NEWS: Namibia’s President Hage Geingob, 82, dead after cancer diagnosis
Namibia’s President Hage Geingob, 82, died in hospital early on Sunday, the presidency said, weeks after he was diagnosed with cancer.
Geingob had been in charge of the thinly populated and mostly arid southern African country since 2015, the year he announced he had survived prostate cancer.
Vice President Nangolo Mbumba takes the helm in Namibia – a mining hotspot with significant deposits of diamonds and the electric car battery ingredient lithium – until presidential and parliamentary elections at the end of the year.
A presidency post on social media platform X did not give a cause of death, but late last month the presidency said he had traveled to the United States for “a two-day novel treatment for cancerous cells”, after being diagnosed following a regular medical check-up.
Born in 1941, Geingob was a prominent politician since before Namibia achieved independence from white minority-ruled South Africa in 1990.
He chaired the body that drafted Namibia’s constitution, then became its first prime minister at independence on March 21 of that year, a position he retained until 2002.
‘CHAINS OF INJUSTICE’
In 2007, Geingob became vice president of the governing South West Africa People’s Organization (SWAPO), which he had joined as an agitator for independence when Namibia was still known as South West Africa.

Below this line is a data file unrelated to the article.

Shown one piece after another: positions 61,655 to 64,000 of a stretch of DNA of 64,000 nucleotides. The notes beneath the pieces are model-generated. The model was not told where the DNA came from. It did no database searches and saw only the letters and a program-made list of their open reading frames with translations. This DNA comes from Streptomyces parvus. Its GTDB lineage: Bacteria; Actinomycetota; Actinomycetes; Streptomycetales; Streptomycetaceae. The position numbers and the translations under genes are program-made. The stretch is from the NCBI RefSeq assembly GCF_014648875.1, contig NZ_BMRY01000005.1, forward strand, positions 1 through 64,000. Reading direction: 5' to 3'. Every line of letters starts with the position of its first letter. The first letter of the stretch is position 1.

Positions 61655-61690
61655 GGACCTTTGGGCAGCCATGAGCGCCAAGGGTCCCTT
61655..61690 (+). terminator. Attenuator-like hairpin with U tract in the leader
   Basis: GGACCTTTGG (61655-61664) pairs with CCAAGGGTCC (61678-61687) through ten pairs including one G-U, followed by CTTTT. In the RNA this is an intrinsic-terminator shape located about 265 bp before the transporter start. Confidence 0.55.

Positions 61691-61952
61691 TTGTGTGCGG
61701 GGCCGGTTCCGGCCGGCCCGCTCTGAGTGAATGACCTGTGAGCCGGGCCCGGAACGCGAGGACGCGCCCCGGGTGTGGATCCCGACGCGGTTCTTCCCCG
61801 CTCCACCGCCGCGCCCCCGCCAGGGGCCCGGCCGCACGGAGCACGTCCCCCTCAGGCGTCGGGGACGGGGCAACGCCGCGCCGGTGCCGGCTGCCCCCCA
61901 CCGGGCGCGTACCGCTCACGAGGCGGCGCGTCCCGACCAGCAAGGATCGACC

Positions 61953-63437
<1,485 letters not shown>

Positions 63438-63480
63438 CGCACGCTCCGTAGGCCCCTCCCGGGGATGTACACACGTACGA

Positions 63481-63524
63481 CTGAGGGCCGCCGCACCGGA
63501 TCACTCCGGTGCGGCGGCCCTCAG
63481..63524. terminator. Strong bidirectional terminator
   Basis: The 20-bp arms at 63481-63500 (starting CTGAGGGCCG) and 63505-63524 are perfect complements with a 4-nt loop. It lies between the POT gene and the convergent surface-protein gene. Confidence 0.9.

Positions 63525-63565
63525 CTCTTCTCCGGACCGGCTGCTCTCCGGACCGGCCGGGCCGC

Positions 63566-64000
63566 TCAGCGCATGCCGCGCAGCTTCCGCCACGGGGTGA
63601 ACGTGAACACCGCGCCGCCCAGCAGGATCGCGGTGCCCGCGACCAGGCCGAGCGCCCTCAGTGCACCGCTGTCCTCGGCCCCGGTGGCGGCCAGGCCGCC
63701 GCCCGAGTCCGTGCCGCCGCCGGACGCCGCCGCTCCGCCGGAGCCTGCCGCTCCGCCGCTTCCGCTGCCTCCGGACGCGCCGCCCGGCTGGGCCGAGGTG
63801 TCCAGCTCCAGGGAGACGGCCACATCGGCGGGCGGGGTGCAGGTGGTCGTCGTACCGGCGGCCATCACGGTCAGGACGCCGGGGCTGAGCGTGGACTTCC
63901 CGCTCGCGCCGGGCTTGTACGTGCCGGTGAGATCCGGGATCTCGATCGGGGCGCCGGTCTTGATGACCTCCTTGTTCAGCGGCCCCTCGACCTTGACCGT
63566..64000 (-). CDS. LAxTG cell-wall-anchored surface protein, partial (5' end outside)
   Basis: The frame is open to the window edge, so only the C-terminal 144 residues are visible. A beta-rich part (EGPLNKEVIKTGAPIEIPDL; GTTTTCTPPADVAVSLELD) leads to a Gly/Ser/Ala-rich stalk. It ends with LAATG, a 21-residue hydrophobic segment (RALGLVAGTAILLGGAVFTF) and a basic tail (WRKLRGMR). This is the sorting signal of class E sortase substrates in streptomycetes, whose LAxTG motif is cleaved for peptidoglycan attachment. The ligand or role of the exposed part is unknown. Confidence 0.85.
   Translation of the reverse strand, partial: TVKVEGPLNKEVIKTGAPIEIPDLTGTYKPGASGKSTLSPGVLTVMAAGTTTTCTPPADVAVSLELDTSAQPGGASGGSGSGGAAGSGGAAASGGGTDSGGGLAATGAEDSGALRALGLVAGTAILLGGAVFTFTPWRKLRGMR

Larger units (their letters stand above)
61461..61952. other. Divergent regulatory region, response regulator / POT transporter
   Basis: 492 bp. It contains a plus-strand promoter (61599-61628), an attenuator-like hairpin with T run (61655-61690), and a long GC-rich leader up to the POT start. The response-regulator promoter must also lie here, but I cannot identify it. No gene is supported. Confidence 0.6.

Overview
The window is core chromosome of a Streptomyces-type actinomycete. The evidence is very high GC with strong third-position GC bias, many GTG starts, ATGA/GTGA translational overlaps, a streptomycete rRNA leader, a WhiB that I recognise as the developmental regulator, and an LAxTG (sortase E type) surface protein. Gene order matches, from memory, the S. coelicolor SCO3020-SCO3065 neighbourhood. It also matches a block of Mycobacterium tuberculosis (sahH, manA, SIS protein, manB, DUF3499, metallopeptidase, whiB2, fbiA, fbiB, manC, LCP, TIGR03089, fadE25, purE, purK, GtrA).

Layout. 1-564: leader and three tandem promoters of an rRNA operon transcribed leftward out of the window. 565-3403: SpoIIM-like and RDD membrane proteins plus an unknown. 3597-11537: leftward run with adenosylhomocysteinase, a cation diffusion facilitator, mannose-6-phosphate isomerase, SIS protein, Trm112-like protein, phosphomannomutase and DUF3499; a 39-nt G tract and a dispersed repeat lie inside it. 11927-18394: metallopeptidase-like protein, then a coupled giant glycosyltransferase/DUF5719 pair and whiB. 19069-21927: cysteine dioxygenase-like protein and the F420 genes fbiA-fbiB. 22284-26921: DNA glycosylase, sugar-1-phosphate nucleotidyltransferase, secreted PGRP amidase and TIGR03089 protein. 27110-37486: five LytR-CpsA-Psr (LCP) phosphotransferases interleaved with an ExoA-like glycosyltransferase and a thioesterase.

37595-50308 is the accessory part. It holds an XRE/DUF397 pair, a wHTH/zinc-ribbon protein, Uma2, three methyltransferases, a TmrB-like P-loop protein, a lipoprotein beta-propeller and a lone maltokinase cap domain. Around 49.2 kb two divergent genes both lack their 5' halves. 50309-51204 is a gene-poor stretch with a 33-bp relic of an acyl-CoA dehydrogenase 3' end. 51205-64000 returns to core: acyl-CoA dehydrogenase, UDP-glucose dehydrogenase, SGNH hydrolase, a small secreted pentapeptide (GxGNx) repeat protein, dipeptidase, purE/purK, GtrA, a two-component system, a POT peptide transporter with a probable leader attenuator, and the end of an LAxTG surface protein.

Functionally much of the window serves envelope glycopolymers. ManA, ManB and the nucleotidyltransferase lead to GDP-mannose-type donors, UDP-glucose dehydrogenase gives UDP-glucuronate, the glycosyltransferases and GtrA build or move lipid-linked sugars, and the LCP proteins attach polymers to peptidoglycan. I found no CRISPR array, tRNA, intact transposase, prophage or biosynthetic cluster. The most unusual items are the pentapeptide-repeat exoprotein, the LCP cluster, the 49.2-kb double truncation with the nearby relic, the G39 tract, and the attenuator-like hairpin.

SWAPO has remained in power in Namibia unchallenged since independence. The former German colony is technically an upper middle-income country but one with huge disparities in wealth.
“There were no textbooks to prepare us for accomplishing the task of development and shared prosperity after independence,” he said in a speech to mark the day in 2018. “We needed to build a Namibia in which the chains of the injustices of the past would be broken.”
Geingob served as trade and industry minister before becoming prime minister again in 2012.
He won the 2014 election with 87% of the vote but only narrowly avoided a runoff with a little more than half the votes in a subsequent poll in November 2019.
That election followed a government bribery scandal, in which officials were alleged to have awarded horse mackerel quotas to Iceland’s biggest fishing firm, Samherji, in exchange for kickbacks, according to local media reports.
The resultant outcry led to the resignation of two ministers.
The following year, Geingob lamented that Namibia’s wealth still remained concentrated in the hands of its white minority.
“Distribution is an issue, but how do we do it?” Geingob said in a virtual session at an event organized by international organization Horasis.
“We have a racial issue here, a historical racial divide. Now you say we must grab from the whites and give it to the Blacks, it’s not going to work,” he said.
His comments came after the government rescinded as unworkable a policy that would have made it mandatory for white-owned businesses to sell a 25% stake to Black Namibians.
Geingob died at Lady Pohamba Hospital in Windhoek, where he was receiving treatment from his medical team, the presidency said.